By CHRIS JENKINS
AP Sports Writer
GREEN BAY, Wis. -- It was the kind of situation that made a Pro Bowl player out of former seventh-round draft pick Donald Driver: a scalding pass in heavy traffic between the hashmarks, with a first down on the line.
But Driver bobbled it -- and immediately found Aaron Rodgers to apologize.
"I let a big third-down play go early on, I dropped one," Driver said. "After that, I went to the sideline and told him it was my fault and I told him it won't happen again. He knows that, he trusts me, and as you see, he kept throwing the ball to me."
It was a subtle sign of respect from Driver, a veteran who often called Brett Favre his "brother from another mother" over the years. But Favre is gone now, leaving Rodgers to replace one of the most popular and productive players in franchise history.
By turning a cold shoulder to Favre's sudden desire to unretire and instead send him packing in a trade to the New York Jets last week, the Packers' front office and coach Mike McCarthy put their reputations on the line to show confidence in Rodgers.
And Rodgers' solid showing in his preseason debut as Favre's replacement Monday night was a first step toward winning over skeptical fans, even though the Packers went on to lose 20-17 to the Cincinnati Bengals.
But Rodgers is most concerned about winning the respect of his teammates, and it was their reaction that meant the most to him.
"After I came out, a lot of guys were really positive about how I played, which feels good," Rodgers said. "It feels good to know that I have the support of not only the management, which I think has been proven in the public eye, but the guys as well -- which is very important to me."
Rodgers and the Packers' No. 1 offense got off to a shaky start. The Packers had to punt after a false start, a sack and Driver's drop on their first possession.
Rodgers then drove the Packers into Bengals territory on their second possession, only to throw an interception off a deflection when his pass hit backup wide receiver Chris Francies square in the "83" on his chest.
But Rodgers warmed up after that, making several impressive plays in leading the Packers to a pair of scores: A 37-yard field goal by Mason Crosby and a 30-yard touchdown pass to wide receiver James Jones, who shook off a hard hit that jarred his helmet loose to run to the end zone.
"A couple of balls got away from us," said Jones, who narrowly missed hooking up with Rodgers for another long touchdown earlier in the game. "(The) interception, we could've caught the ball. A couple of dropped passes. Overall, he played great. He led the offense, and that's all we can ask for."
Rodgers was relieved by rookie Brian Brohm after the first quarter, with the Packers holding a 10-0 lead. Rodgers finished 9-for-15 for 117 yards -- a decent showing, especially considering the tough spot Rodgers has been in for the past month.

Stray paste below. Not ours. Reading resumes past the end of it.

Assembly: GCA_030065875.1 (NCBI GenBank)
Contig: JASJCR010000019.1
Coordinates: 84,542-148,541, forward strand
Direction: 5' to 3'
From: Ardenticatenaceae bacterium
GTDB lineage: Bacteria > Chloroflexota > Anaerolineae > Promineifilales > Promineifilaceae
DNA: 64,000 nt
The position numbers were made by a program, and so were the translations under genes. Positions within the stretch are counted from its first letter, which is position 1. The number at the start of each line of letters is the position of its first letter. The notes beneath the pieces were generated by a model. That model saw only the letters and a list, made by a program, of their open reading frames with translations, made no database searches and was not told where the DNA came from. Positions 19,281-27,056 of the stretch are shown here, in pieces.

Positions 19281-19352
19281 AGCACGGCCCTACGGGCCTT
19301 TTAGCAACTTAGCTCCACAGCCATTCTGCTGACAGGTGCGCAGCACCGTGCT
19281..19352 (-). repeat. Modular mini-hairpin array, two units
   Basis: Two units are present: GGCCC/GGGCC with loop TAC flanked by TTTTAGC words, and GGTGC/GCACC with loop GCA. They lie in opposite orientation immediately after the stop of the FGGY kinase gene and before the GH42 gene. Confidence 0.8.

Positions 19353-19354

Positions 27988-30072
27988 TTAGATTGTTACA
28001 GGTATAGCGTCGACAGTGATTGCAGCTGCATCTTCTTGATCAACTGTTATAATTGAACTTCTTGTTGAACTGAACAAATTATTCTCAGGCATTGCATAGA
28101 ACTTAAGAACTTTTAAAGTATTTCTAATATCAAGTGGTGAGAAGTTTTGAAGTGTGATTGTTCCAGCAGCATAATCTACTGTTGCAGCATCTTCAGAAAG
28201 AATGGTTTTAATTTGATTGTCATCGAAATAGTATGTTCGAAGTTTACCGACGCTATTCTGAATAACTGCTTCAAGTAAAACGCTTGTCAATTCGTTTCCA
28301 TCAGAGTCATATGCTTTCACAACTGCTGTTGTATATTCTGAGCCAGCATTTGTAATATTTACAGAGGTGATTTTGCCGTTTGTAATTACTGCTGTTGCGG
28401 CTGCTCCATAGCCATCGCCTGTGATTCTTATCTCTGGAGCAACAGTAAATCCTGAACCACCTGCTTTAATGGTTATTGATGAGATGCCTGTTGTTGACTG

"He was probably more excited than anyone else to get in front of the home crowd and just show 'em what he can do," Driver said. "He went out there and played well."
After quietly waiting for his turn during three seasons spent mostly on the bench, Rodgers spent the offseason preparing to take over as the starter. But when Favre apparently got the "itch" to play again in late June, Rodgers was sucked into the middle of one of the more bizarre and bitter splits between a team and its star player in recent memory.
Until it became obvious early last week that the rift between Favre and the Packers was beyond repair, Rodgers was put under intense pressure and began playing inconsistently in practice.
He struggled in the team's "Family Night" scrimmage Aug. 3, drawing boos from the crowd as Favre -- who had flown into town that afternoon, apparently intent on forcing a trade or competing with Rodgers for the starting job -- loomed in a suite overlooking the field.
But Rodgers and the team got closure when McCarthy said last Tuesday that he wasn't convinced Favre was committed to the Packers. Favre was traded the next day.
"I'm very proud of him," Driver said of Rodgers. "I told him, 'You're a better man than most people because most people wouldn't be able to handle the situation the way he handled it.' He handled it just like a grown man and said the right things. It seems to have worked out for him."
After watching Rodgers in action, outspoken Bengals receiver Chad Johnson said moving on might not be so bad for the Packers.
"Favre was very, very good," Johnson said. "He did some wonderful things for Green Bay. Some wonderful things. It was that time. I'm not sure, I don't know the entire situation of what really went on, but he's gone. It's Aaron's time now, and they need to give him a chance. Don't compare Aaron Rodgers to Brett Favre. He has to make his own shoes, make his own set of footprints and make his own success, but I think he'll be all right. He looked pretty good tonight."